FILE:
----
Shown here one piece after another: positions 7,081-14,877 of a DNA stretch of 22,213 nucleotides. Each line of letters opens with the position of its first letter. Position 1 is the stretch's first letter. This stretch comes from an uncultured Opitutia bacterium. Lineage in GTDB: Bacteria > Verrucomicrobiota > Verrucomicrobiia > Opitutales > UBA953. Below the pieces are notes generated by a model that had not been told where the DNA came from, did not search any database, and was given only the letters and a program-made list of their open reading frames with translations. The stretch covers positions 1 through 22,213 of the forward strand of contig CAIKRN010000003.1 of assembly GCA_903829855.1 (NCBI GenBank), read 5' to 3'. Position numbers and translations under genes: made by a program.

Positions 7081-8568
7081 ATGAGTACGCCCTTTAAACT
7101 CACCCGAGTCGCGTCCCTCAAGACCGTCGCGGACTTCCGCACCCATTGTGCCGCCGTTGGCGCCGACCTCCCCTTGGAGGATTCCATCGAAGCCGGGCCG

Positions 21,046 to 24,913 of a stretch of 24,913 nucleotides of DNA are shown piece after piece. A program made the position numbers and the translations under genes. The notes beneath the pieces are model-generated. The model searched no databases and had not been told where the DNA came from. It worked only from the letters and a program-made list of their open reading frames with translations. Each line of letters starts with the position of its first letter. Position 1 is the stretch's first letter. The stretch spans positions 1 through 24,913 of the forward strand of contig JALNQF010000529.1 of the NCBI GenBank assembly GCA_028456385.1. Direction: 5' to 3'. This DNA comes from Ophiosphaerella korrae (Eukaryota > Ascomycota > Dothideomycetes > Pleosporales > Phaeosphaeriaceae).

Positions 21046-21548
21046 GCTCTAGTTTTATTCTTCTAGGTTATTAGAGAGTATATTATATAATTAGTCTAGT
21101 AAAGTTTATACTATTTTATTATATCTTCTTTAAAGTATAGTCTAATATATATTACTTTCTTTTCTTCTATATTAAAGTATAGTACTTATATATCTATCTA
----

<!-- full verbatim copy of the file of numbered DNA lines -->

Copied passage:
Shown here one piece after another: positions 7,081-14,877 of a DNA stretch of 22,213 nucleotides. Each line of letters opens with the position of its first letter. Position 1 is the stretch's first letter. This stretch comes from an uncultured Opitutia bacterium. Lineage in GTDB: Bacteria > Verrucomicrobiota > Verrucomicrobiia > Opitutales > UBA953. Below the pieces are notes generated by a model that had not been told where the DNA came from, did not search any database, and was given only the letters and a program-made list of their open reading frames with translations. The stretch covers positions 1 through 22,213 of the forward strand of contig CAIKRN010000003.1 of assembly GCA_903829855.1 (NCBI GenBank), read 5' to 3'. Position numbers and translations under genes: made by a program.

Positions 7081-8568
7081 ATGAGTACGCCCTTTAAACT
7101 CACCCGAGTCGCGTCCCTCAAGACCGTCGCGGACTTCCGCACCCATTGTGCCGCCGTTGGCGCCGACCTCCCCTTGGAGGATTCCATCGAAGCCGGGCCG

Positions 21,046 to 24,913 of a stretch of 24,913 nucleotides of DNA are shown piece after piece. A program made the position numbers and the translations under genes. The notes beneath the pieces are model-generated. The model searched no databases and had not been told where the DNA came from. It worked only from the letters and a program-made list of their open reading frames with translations. Each line of letters starts with the position of its first letter. Position 1 is the stretch's first letter. The stretch spans positions 1 through 24,913 of the forward strand of contig JALNQF010000529.1 of the NCBI GenBank assembly GCA_028456385.1. Direction: 5' to 3'. This DNA comes from Ophiosphaerella korrae (Eukaryota > Ascomycota > Dothideomycetes > Pleosporales > Phaeosphaeriaceae).

Positions 21046-21548
21046 GCTCTAGTTTTATTCTTCTAGGTTATTAGAGAGTATATTATATAATTAGTCTAGT
21101 AAAGTTTATACTATTTTATTATATCTTCTTTAAAGTATAGTCTAATATATATTACTTTCTTTTCTTCTATATTAAAGTATAGTACTTATATATCTATCTA